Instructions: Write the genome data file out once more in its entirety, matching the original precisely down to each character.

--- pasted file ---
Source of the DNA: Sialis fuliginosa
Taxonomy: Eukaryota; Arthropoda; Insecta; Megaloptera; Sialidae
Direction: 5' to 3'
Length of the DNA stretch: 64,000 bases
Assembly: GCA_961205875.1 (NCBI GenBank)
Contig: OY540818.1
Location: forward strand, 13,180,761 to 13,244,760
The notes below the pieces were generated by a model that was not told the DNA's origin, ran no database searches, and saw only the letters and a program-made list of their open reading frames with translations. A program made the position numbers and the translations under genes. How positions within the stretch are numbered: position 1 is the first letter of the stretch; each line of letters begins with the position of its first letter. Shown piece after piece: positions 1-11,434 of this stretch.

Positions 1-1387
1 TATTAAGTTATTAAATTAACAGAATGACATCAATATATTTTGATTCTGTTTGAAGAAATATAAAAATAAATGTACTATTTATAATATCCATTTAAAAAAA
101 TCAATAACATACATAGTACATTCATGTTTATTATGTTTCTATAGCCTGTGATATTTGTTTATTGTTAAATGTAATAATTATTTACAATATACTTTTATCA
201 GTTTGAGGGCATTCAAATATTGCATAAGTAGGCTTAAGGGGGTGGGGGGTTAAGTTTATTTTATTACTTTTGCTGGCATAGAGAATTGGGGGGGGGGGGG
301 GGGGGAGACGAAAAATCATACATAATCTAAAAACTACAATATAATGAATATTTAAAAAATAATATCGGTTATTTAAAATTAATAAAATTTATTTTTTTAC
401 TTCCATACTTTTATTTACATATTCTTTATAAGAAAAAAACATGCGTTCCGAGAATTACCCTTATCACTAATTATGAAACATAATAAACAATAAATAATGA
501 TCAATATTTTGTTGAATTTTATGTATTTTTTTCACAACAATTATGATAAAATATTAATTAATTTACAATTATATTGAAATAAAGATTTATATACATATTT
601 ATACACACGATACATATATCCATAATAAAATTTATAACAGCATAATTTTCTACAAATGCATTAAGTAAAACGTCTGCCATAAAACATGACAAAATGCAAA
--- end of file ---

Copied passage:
Source of the DNA: Sialis fuliginosa
Taxonomy: Eukaryota; Arthropoda; Insecta; Megaloptera; Sialidae
Direction: 5' to 3'
Length of the DNA stretch: 64,000 bases
Assembly: GCA_961205875.1 (NCBI GenBank)
Contig: OY540818.1
Location: forward strand, 13,180,761 to 13,244,760
The notes below the pieces were generated by a model that was not told the DNA's origin, ran no database searches, and saw only the letters and a program-made list of their open reading frames with translations. A program made the position numbers and the translations under genes. How positions within the stretch are numbered: position 1 is the first letter of the stretch; each line of letters begins with the position of its first letter. Shown piece after piece: positions 1-11,434 of this stretch.

Positions 1-1387
1 TATTAAGTTATTAAATTAACAGAATGACATCAATATATTTTGATTCTGTTTGAAGAAATATAAAAATAAATGTACTATTTATAATATCCATTTAAAAAAA
101 TCAATAACATACATAGTACATTCATGTTTATTATGTTTCTATAGCCTGTGATATTTGTTTATTGTTAAATGTAATAATTATTTACAATATACTTTTATCA
201 GTTTGAGGGCATTCAAATATTGCATAAGTAGGCTTAAGGGGGTGGGGGGTTAAGTTTATTTTATTACTTTTGCTGGCATAGAGAATTGGGGGGGGGGGGG
301 GGGGGAGACGAAAAATCATACATAATCTAAAAACTACAATATAATGAATATTTAAAAAATAATATCGGTTATTTAAAATTAATAAAATTTATTTTTTTAC
401 TTCCATACTTTTATTTACATATTCTTTATAAGAAAAAAACATGCGTTCCGAGAATTACCCTTATCACTAATTATGAAACATAATAAACAATAAATAATGA
501 TCAATATTTTGTTGAATTTTATGTATTTTTTTCACAACAATTATGATAAAATATTAATTAATTTACAATTATATTGAAATAAAGATTTATATACATATTT
601 ATACACACGATACATATATCCATAATAAAATTTATAACAGCATAATTTTCTACAAATGCATTAAGTAAAACGTCTGCCATAAAACATGACAAAATGCAAA